Human Mask (2014), a film by Pierre Huyghe, stands as the centrepiece of the French artist’s current show at Hauser & Wirth, his first in the UK since a 2006 exhibition at Tate Modern. It is both strange and beautiful, and consequently not dissimilar to his (notoriously uncategorisable) output to date, in which the cool conceptualism and probing intellectualism of his films, sculptures and installations has been matched by a purposeful visual elegance.
Set in Fukushima following the 2011 nuclear disaster, Human Mask introduces a desolate, unpeopled landscape. As the camera passes over wrecked buildings and debris strewn across the ground, we are brought inside the one structure still standing. A former restaurant, it is dimly lit and houses what appears to be a girl in a white mask. But from her dress hairy arms and legs protrude: the girl is in fact a monkey. Given that the 19-minute film is artfully shot in high-definition, it’s easy to mistake the creature for an elaborate digital image; but Huyghe rented a real macaque from a restaurant owner in Tokyo, who had taken to dressing it in a mask and using it as a waiter. In the film, the monkey stays within the restaurant, but with no role. Lost and agitated, it pads around hopelessly; trapped in Huyghe’s fiction, its unease is real and palpable.
If Human Mask propels us headfirst into some disquieting dystopian future, the rest of the show sends us backwards. The second film – which has a sporadic, pulsating soundtrack that shatters the gallery’s eerie stillness – gets close up to insects embalmed in a state of copulation in glistening amber some 30 million years ago. Filmed using hi-tech macro- and microscopic cameras, De-extinction presents a moment suspended and, as its title suggests, brings that which is extinct fleetingly back to life. This is true also of La déraison, a concrete and marble mass installed at the beginning of the exhibition. Headless and semi-nude, the work is a replica of a sculpture originally displayed in the 1930s. It is an abandoned blackened heap, with pools of water and gathering moss, that nevertheless crawls with life: spiders scurry across and it is warm to the touch.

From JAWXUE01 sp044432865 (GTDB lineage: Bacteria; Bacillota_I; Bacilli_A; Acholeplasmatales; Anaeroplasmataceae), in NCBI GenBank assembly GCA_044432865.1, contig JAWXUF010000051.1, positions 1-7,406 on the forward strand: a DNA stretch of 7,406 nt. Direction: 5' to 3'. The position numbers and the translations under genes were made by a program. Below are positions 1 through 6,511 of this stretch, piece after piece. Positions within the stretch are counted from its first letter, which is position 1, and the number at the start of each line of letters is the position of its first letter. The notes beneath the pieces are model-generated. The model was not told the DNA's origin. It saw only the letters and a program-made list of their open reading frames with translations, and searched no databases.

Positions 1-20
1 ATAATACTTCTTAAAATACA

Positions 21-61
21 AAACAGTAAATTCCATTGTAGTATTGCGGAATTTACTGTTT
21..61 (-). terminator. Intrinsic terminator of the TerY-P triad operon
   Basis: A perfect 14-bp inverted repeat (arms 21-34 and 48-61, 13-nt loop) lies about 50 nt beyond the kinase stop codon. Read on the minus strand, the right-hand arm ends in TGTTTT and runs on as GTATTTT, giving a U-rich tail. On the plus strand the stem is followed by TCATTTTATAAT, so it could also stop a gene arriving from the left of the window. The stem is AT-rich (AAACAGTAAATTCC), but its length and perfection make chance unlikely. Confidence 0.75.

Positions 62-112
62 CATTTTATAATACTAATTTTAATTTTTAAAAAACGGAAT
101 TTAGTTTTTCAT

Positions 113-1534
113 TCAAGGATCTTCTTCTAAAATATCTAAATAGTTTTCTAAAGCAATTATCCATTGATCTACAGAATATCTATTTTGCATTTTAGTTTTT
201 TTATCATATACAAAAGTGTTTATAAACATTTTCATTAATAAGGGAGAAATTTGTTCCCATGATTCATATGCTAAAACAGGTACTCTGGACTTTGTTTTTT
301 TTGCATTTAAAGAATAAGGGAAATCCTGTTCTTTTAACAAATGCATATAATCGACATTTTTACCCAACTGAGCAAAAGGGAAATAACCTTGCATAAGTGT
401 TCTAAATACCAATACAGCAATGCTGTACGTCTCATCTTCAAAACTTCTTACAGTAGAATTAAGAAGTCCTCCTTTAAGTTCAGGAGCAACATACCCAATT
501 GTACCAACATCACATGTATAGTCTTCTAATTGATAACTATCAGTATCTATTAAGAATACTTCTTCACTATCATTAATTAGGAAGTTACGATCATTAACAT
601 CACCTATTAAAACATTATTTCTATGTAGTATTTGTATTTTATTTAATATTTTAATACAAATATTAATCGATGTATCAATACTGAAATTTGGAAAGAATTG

La déraison is reminiscent of Untilled (2011–12), Huyghe’s Documenta 13 project, which turned a compost heap into an untamed garden and installed a reclining nude sculpture with a beehive for a head. The site teemed with natural life – flora, fauna, ants, tadpoles, and a wandering dog with one leg painted pink. There are links too with his recent aquarium works and their live marine ecosystems. One of these, Recollection (Zoodram 4 after ‘Sleeping Muse’ by Constantin Brancusi) (2011), features a hermit crab wearing a replica version of a Brancusi head. Three aquaria, glowing in the gallery gloom, are on show here, continuing this exploration of the life of artworks and the different forms that creation can take. Each tank contains biotopes taken from Monet’s carefully cultivated garden at Giverny. Installed on plinths, they are lit by overhead lamps and covered with switchable glass that, as its opacity changes, reveals or conceals the lilies and pond-life inhabiting them. The lights themselves are programmed to replicate the natural light levels recorded between 1914–18 when Monet produced his famous suite of Nymphéas paintings, with each aquarium spanning a specific time period.
These so-called ‘transplants’ create a new form of life for Monet’s work, and suggest how the present carries traces of the past. For another work, The Clearing, the artist has scraped away the surface of one of the gallery walls to reveal the red remnants of a previous display – harking back to his recent Pompidou retrospective, when he deliberately left signs of the Mike Kelley show that had preceded his. Huyghe’s works are often interconnected, referring to each other across different media and techniques: in a sense, the life cycle of his entire oeuvre is on display here. But they are also entangled in a history of art that seems cyclical rather than linear.
Full of temporal slippages, the show recalls the opening lines of T.S. Eliot’s Four Quartets: ‘Time present and time past / Are both perhaps present in time future’. Like many of Huyghe’s works, the ones on show here disrupt the lines separating past and present, natural and artificial, animal and human. More than a moment, this is a lifetime – indeed, a whole world – suspended. Wandering around uneasily like Huyghe’s masked monkey, we are forced to look at our place in the world – to confront where we have come from and where we might be going.
‘Pierre Huyghe: In. Border. Deep’ runs at Hauser & Wirth, London until 1 November.
Park to Pompidou (Caroline Rossiter)